Merriam-Webster defines a mandolin as: “a musical instrument of the lute family that has a usually pear-shaped body and fretted neck and four to six pairs of strings.”
Many Triangle residents, however, are defining Mandolin as an exciting newcomer to the Raleigh dining scene, where one can enjoy Chef Sean Fowler’s creations.
I thought I’d share what I thought.
When I hear the word ‘mandolin’ I think of a few different things: Jethro Tull, Heart, a king’s court, and that lovely kitchen tool for slicing.
I don’t often think of it as a name for a restaurant (and, no, I didn’t do research on why this restaurant is so named, mostly because I really don’t care why). So when I heard (via Twitter, no less) about this restaurant in Hayes Barton, I was curious. When I read who the chef was, I decided I had to try it.
Since I like to be succinct: Dinner service is far superior to lunch.
We arrived for lunch on a Tuesday, and the restaurant was subdued, quiet. Calm. However, our lunch experience was simply not as good as it could have been.
Our table ordered the spare rib sloppy joe’s (and the kitchen graciously accomodated one of my party’s gluten-free needs by making a GF version), the pulled pork “Sammy”, and the burger. I had the sweet potato soup and the crabcake.
The soup was good, not the best I’ve had, but I did particularly like the balsamic drizzle. My crabcake was disappointingly fishy. Not what I would expect.
My companions were , for the most part, happy with their meals – the Sloppy Joes were, by far, the biggest hit.
We were underwhelmed, but having a nice time, until our waiter spilled a glass of ice water down the back of one of my party.
Our comped desserts were better than our meal – banana bread pudding (which , to be honest, I ordered strictly for the whipped cream – which, if I remember correctly, was a bourbon-laced concoction) was delicious – more a banana bread than bread pudding; the Devil’s Food Tiramisu was popular with those who ordered it, but the sorbets were not what was listed on the menu , much to one of my companion’s disappontment. He didn’t look favorably upon the ginger or beet sorbets (but inhaled the mango) when he’d expected three entirely different flavors.
In my opinion, tiramisu should only be made in its purest form, so that wasn’t my thing. And the beet sorbet (I do have quite a thing for beets, you see)? Disappointing. The beet consistency was evident, the texture and flavor inconsistent throughout the portion.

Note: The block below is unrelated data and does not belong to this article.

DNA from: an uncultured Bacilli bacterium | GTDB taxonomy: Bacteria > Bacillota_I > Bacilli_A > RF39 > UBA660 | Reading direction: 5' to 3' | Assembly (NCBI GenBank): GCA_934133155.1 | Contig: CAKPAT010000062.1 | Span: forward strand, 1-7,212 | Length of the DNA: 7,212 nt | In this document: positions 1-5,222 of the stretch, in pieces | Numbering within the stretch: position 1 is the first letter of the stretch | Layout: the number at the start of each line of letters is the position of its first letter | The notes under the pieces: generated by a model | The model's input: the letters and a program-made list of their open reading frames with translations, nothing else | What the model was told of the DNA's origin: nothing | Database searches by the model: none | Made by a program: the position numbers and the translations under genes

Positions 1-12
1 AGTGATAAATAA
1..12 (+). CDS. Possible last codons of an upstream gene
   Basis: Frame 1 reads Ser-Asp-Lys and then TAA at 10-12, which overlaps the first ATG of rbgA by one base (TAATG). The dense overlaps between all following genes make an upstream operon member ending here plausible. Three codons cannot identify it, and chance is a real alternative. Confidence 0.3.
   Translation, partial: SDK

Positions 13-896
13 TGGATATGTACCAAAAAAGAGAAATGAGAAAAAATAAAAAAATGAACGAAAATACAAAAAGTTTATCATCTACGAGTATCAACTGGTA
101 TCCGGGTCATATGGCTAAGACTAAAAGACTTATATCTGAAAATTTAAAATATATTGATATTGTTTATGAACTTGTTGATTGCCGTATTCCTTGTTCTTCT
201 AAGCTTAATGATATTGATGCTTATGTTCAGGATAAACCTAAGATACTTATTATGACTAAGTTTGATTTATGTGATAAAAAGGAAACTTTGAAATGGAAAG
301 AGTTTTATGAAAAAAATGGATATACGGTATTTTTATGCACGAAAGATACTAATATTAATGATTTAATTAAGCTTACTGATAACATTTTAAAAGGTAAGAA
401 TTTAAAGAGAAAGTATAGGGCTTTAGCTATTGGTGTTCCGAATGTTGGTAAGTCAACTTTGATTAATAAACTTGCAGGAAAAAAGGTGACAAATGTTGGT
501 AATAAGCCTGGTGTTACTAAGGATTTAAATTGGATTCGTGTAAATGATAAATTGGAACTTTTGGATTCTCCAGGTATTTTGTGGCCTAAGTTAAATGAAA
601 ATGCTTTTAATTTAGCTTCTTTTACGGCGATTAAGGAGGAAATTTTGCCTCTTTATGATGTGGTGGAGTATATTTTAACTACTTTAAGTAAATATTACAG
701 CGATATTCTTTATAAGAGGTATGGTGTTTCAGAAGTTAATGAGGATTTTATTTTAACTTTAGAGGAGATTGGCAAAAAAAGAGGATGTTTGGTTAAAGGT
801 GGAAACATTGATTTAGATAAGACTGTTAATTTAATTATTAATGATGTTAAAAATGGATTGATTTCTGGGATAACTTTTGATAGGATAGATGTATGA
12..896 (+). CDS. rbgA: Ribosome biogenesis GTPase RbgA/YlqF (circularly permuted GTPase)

The most interesting parts of our meal, however, occurred over what has got to be the worst coffee I’ve ever tasted (not just my opinion, but that of the entire table – all of whom love good, rich, well-brewed – or presssed – coffee almost more than life itself): we were lucky enough to not only witness but clearly overhear what must have been a job interview of sorts . A lovely young woman came in, described her experience (as a current waitress) to the hostess, then proceeded to discuss her degree from the CIA and the hours she was available. She wanted a job.
It would have been better to take that conversation away from the front of house.
Accompanying that interview conversation was a lovely man doing the ironing. In the dining room. In front of the windows and us. Did we linger over our lunch? Yes, we did. However, really?! You can’t take your ironing elsewhere, or iron the tablecloths *after* all of your patrons have gone? Bad form if you ask me.
All of this aside, I really wanted to give Mandolin another go.
So, I made reservations for a small group for dinner. It was like an entirely different restaurant.
The energy was electric , the dining room and adjoing (teeny) bar were packed.
Our waiter was patient as we took eons to decide.
He brought us cornbread muffins upon request (the kitchen had run out when our bread was brought), and I got an extra one. Good man.
Everyone was thrilled – thrilled -with what they each had ordered. My companions ordered chicken and waffles, oysters (to start) and flounder as a main, the sirloin, and I ordered the panzanella salad and the beet root fettucine with fennel.
While my dining partners marvelled over how well their steak was cooked, how flavorful their flounder and their wonderfully crispy fried chicken were, I was enjoying the second coming of Christ in the form of pasta with some gorgeously crunchy fennel bulb.
Really. It was like the aliens who had taken over the restaurant just a few days prior were gone (for good I hope).
Dessert was the banana bread pudding (on my suggestion) and apple “pop tart”. The pop tart (a lovely flaky puff pastry encasing a baked apple filling) was underwhelming. It was tasty, it was sweet, but it wasn’t much better than (or different from) a toaster strudel.
The banana bread pudding? A huge hit. (Please keep that on the menu, Chef.)
At the close of our meal, one of my friends ordered coffee. Guess what? He hated it. (I tried to warn him.)
So, I will absolutely go back – for dinner. But, I most definitely will not order the coffee. And, don’t try to tell me that it’s because it’s made with a French Press. I have a French Press, have for years. It doesn’t make my coffee taste like coughed up bile. (ok, that’s extreme, but it’s really really awful, bitter, flat, not round, robust, rich – just bad.)
So, yes, I am picky – very picky. I expect that a chef from a 5-diamond restaurant would wow me on all fronts, and well, I wasn’t wowed. If I’m honest, I have been happier with Magnolia Grill.
Maybe Mandolin is going through some growing pains, maybe just some fine-tuning is in order.
Whatever the cause, my first two visits were as different as a Chatham County high-school band and the New York Philharmonic.
I do encourage you to go , though – for dinner. Order the banana bread pudding if it’s still on the menu, but , please, skip the coffee. You have been warned.